TurboWorx has filed for Chapter 11 bankruptcy protection, and the company’s board of directors and senior executives have resigned.
The company is still operational, according to ex-CEO Srini Chari, who said in May that he and other former TurboWorx officials are working with the firm’s debt-holders to ensure that some of its “strategic” operations will go forward following a “restructuring.”
The company has secured an undisclosed amount of interim funding from Oasis Capital to support its short-term operations, Chari says. While he notes that it is still too early in the process to discuss detailed plans for the restructuring, he says that company officials hope to retain some “key” partnerships, clients, and developers.
The bankruptcy filing follows a series of attempts by TurboWorx over the last year to shore up its dwindling cash position amid falling revenues.
TurboWorx, originally founded in 2000 as TurboGenomics, has maintained a focus on IT infrastructure for life science computing, although its business model has evolved over the years. The firm’s first product, TurboBlast, was a distributed version of the Blast search algorithm. In 2003, the company moved into the biocluster-management market with the acquisition of Argentys, formerly Blackstone Computing. More recently, the company shifted gears to address the growing workflow sector with the launch of TurboWorx Enterprise, a platform that combines both cluster and workflow management.
According to an amended registration statement that the company filed in October, the firm’s revenues have been in decline over the past year and a half, and despite several cash infusions from a series of investors, total cash holdings as of Sept. 30, 2005, stood at $38,000.
According to a financial statement, TurboWorx posted revenues of $426,406 in 2004, $507,841 in 2003, and $459,158 in 2002. Net losses were $4.4 million in 2004, $5.3 million in 2003, and $1.9 million in 2002.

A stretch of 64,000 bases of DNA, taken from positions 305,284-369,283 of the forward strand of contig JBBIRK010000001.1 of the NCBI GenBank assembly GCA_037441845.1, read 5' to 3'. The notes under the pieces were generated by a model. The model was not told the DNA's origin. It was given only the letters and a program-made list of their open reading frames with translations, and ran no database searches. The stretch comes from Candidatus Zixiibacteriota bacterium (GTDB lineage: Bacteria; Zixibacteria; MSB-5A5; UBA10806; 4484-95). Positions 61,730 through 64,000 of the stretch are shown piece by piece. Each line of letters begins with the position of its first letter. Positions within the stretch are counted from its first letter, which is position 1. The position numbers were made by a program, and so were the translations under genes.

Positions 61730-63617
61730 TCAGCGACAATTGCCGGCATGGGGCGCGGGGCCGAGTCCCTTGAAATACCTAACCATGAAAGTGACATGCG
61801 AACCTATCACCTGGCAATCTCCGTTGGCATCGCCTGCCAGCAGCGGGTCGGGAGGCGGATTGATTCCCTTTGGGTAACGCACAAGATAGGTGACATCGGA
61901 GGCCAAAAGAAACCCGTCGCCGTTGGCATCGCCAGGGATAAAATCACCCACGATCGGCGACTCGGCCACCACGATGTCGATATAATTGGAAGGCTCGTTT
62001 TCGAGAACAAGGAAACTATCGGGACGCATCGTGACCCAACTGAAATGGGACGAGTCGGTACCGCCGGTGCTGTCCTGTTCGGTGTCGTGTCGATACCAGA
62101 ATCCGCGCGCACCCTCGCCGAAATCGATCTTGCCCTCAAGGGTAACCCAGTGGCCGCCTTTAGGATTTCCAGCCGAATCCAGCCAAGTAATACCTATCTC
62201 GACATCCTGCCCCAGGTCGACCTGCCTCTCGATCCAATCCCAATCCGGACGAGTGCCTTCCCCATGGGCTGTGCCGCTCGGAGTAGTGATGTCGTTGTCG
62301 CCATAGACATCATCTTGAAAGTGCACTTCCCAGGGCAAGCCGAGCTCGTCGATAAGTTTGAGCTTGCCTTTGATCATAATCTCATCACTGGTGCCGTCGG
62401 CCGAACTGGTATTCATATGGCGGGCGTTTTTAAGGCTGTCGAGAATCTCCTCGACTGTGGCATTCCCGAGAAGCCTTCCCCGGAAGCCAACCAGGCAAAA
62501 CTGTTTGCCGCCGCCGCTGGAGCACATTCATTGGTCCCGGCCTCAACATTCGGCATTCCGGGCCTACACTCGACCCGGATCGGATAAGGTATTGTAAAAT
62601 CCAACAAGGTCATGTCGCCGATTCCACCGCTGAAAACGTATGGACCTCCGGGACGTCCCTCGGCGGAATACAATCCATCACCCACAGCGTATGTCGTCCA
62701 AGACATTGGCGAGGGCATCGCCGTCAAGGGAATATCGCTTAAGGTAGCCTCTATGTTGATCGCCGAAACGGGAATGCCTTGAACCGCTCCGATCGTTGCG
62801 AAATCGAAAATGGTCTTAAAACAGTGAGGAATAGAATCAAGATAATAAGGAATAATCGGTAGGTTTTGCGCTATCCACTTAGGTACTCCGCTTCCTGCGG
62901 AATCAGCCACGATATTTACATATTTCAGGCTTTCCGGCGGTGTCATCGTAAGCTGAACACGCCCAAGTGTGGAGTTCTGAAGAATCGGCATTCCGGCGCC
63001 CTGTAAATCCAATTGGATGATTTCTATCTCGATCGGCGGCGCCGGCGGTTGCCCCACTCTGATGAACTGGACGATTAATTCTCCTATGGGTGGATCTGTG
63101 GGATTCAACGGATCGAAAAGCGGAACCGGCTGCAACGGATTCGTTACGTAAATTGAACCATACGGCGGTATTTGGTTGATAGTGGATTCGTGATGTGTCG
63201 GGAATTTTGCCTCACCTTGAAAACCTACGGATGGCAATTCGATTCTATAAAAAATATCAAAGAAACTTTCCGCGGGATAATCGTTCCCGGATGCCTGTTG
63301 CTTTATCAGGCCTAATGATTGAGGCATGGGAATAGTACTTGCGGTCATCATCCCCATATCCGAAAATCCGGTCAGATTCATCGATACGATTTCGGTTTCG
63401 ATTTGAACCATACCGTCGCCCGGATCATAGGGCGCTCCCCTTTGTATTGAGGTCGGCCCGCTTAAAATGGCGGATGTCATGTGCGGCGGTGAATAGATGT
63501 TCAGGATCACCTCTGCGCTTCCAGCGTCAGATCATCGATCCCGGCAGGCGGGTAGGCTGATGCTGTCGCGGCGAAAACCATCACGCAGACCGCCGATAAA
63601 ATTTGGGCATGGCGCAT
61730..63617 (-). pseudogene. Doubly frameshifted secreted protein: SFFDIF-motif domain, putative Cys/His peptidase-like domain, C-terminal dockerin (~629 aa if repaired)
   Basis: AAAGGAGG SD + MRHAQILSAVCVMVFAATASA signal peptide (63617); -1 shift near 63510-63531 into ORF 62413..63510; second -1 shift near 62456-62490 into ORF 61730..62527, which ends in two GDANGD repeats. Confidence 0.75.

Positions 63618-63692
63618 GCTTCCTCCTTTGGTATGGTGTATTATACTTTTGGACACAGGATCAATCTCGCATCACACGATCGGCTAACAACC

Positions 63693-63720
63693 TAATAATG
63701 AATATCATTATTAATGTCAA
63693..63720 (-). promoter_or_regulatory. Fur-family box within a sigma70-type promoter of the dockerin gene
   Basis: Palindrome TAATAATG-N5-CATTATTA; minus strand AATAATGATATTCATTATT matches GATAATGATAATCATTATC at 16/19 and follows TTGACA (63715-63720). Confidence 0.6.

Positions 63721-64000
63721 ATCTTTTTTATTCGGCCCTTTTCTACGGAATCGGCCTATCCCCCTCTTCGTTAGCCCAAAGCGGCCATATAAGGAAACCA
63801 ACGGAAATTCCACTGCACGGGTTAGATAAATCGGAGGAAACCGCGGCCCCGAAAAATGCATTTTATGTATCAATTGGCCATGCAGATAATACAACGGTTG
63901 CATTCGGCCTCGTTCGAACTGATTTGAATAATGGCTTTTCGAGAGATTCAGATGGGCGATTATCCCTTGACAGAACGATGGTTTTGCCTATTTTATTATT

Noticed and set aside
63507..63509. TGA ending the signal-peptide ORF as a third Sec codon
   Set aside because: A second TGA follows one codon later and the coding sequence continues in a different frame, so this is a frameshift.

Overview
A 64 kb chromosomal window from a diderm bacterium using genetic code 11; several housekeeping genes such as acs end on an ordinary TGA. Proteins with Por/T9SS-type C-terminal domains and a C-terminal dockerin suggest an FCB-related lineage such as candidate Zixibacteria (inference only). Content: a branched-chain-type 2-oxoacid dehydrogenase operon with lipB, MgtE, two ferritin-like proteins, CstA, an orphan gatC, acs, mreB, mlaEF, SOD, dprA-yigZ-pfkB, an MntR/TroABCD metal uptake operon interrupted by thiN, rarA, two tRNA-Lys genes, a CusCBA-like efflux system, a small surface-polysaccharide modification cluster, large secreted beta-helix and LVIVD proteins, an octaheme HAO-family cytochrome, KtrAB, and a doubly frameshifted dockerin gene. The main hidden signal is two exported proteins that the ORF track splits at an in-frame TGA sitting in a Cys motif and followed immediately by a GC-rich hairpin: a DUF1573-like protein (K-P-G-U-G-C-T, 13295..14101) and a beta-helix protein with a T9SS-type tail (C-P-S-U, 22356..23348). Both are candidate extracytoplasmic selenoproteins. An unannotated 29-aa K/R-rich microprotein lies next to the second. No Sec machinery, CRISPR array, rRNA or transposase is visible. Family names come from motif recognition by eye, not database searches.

— Bernadette Toner
Sage-N Research will distribute Geneva Bioinformatics’ Phenyx mass spec platform worldwide as a pre-installed software option on its Sorcerer 2 IDA system and as a stand-alone product. Sorcerer IDA is a compact analysis system that allows researchers to submit analysis jobs for both Phenyx and Sorcerer’s version of SEQUEST using a Web interface.
Boehringer Ingelheim has extended for a year its licenses to BioWisdom’s SRS and SRS Prisma bioinformatics data integration platforms. As part of the extension, BioWisdom will be responsible for upgrading the client’s Biberach, Germany, and Ridgefield, Conn., sites to new versions of the SRS software.
The board of directors at Tripos “reaffirmed [their] commitment” to explore options for spurring growth, including selling or merging the firm, going private, or separating its informatics and research businesses. Tripos has been exploring options for its future since at least January, two months after it announced the end of its lucrative four-year collaboration with Pfizer.
EML Research in Heidelberg, Germany, launched SABIO-RK (System for the Analysis of Biochemical Pathways — Reaction Kinetics), a database of kinetic information about the reactions that take place in biochemical pathways. Most of the information in the database comes from manual extraction and curation of the scientific literature, but the framework for it is derived from information in KEGG.
US Patent 7,054,755. Interactive correlation of compound information and genomic information. Inventors: David O’Reilly, Alan Roter, Keith Bostian, and David Morgans, Jr. Assignee: Iconix Pharmaceuticals. Issued: May 30, 2006.
This patent covers “an interactive system for facilitating hypothesis construction by correlating and presenting gene expression data, bioassay data, and compound activity data, and associating gene and compound function information with product information, and facilitating product purchase,” according to the abstract.
US Patent 7,047,137. Computer method and apparatus for uniform representation of genome sequences. Inventors: Simon Kasif, Beth Logan, Pedro Moreno, and Baris Suzek. Assignee: Hewlett-Packard Development Company. Issued: May 16, 2006.
This patent covers a technique that “transforms typically differing length text string representations (i.e., sequences) of biological fragments into uniform length representations” and stores known biological sequences in a comparison database; then it compares subject sequences against known sequences to issue scores.
Accelrys wrapped up a restatement of its financial results for the past five years, and filed its latest quarterly and fiscal reports for the year ended March 31. As a result, the company expects to receive notification that it is once again compliant with Nasdaq’s listing requirements.